These difference pairs are fed to processing circuitry, which can take the form of a programmable digital computer, or dedicated computing circuitry, which utilize the pairs in computation of the x- and y-coordinates, as by using the x- and y-COMPUTATIONs given above, or another computation. In FIG. 6, the difference-pairs produced are suitable for Computation (1) and Computation (3).
Second Form of Invention\
FIG. 7 shows another form of the invention. This form of the invention recognizes that the difference (A-D) occurs in the numerator of both Computation (2) and Computation (3), and thus need not be computed twice.
Three difference amplifiers, D5, D6, and D7, produce the three differences (A-D), (C-B) and (B-C).
These differences are fed to processing circuitry, for further computation.
Third Form of Invention
A third form of the invention is shown in FIG. 8. This alternate form recognizes that the difference pair (C-B) in Computation (2) is the algebraic negative of (B-C) in Computation (3). Consequently, the three difference amplifiers of FIG. 7 can be replaced by (a) two difference amplifiers D7 and D5, plus (b) an inverter I which inverts the output of D7.
1. The difference amplifiers are chosen to provide a high common mode rejection ratio, CMRR. CMRR is defined in the art, and, preferably, is as high as feasible. In general, the accuracy of the computed coordinates increases as CMRR increases. The high CMRR eliminates, or reduces, the common-mode signal present in the inputs.
That is, assume that the measured signal A in FIG. 1 (produced by A's I-to-V) actually contains (signal A+NOISE), and, similarly, the measured signal B actually contains (signal B+NOISE). Taking the difference of these two signals in a difference amplifier, which has a high CMRR, produces the following output:
(signal A+NOISE)-(signal B-NOISE)=signal A-signal B.
The NOISE in measured signal A cancels the noise in measured signal B.
2. Even though the x-COMPUTATION and the y-COMPUTATION, given above, seem to indicate that individual values of A, B, C, and D are required, closer inspection indicates that SUMS of pairs of differences will suffice, as in Computations (1) through (4). The individual values A, B, C, and D are not necessary.
Thus, the signals which are used by the invention, in Computations (1)-(4), are difference signals. Individual values of A, B, C, and D are not used.
Moreover, as FIG. 8 indicates, only TWO differences are needed, namely, (A-D) and (B-C). These two differences provide all the information needed to compute the numerators of both Computation (2) and Computation (3).
3. Further computations, in addition to Computations (1)-(4) can be undertaken, in order to obtain more precise position information. For example, a given digitizing tablet may have irregularities due to various causes. These irregularities can be measured, as by (1) locating a stylus at every possible position on the tablet, (2) recording the output signals A, B, C, and D, and comparing the output signals with the actual position. This procedure will produce table of errors.
Then, in use, when a signal is obtained from the tablet, it is modified by the corresponding error factor, in order to obtain corrected signals. When correction is undertaken, the stylus position is thus computed based on two types of input: position data, which is obtained from the stylus, and correction data, which is obtained from the table.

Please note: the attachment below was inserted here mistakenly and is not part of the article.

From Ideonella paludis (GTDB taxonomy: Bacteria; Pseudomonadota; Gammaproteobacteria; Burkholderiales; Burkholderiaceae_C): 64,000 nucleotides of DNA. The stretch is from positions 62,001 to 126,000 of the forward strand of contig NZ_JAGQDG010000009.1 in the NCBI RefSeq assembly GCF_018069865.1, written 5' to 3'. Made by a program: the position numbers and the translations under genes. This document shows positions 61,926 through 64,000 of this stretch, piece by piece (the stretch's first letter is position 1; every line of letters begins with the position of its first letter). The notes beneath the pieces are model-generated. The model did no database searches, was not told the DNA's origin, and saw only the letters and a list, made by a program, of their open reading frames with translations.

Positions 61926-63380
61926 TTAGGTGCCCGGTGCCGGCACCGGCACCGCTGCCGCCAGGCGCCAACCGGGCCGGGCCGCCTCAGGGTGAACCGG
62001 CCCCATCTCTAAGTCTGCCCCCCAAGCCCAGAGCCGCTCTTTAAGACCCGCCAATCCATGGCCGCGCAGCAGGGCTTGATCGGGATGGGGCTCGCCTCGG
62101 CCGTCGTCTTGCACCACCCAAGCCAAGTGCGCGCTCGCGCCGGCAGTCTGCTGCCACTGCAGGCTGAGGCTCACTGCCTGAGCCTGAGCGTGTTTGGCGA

In the embodiment shown in FIG. 8, the sole stylus input to the computation consists of two difference signals.
The Inventors point out that corrections of this type can be done prior to, or after, Computations (1)-(4).
4. The signals A, B, C, and D are commonly produced by equipment which is commercially available. For example, digitizing tablets available from Scriptel Corporation, located in Columbus, Ohio. One form of the invention is an apparatus, or method, which takes the differences shown in FIGS. 6-8 between pairs of these signals.
5. The signals A, B, C, and D in FIG. 6 can be viewed as distance signals which indicate the distance of the stylus from the respective comers of the tablet. The distances may not be indicated directly by the signals, and the signals may need further processing to eliminate various errors, such as tablet-to-tablet manufacturing variations. Nevertheless, the signals are still distance signals, because they contain distance information.
6. The invention is significant from the perspective that a single process, or apparatus, simultaneously (a) suppresses the common-mode noise component in pairs of signal taken from A, B, C, and D, and (2) provides difference signals which are needed for Computations (1)-(4).
Further, the difference signal is derived from two information--bearing signals. This approach contrasts with other approaches, in which noise in a signal is suppressed by subtraction. However, in other approaches, the subtracted signal is not information-bearing or, if it is, the information is not used.
7. A "difference amplifier" is not the same as a "differential amplifier," although the former will probably use the latter. The difference between the two amplifiers is known in the art.
8. The I-to-V amplifiers need not measure currents induced at comers of the tablet, nor need the I-to-V amplifiers measure currents at symmetrical points on the tablet.
Numerous substitutions and modifications can be undertaken without departing from the true spirit and scope of the invention. What is desired to be secured by Letters Patent is the invention as defined in the following claims.
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|U.S. Classification||178/18.03, 178/19.05|
|International Classification||G06F3/044, G06F3/033|
|Mar 18, 1994||AS||Assignment|
Owner name: AT&T GLOBAL INFORMATION SOLUTIONS COMPANY (FORMERL
Free format text: ASSIGNMENT OF ASSIGNORS INTEREST;ASSIGNORS:PARTOW, TONY S.;PETTY, WILLIAM K.;REEL/FRAME:006941/0615
Effective date: 19940301
|Mar 14, 1995||AS||Assignment|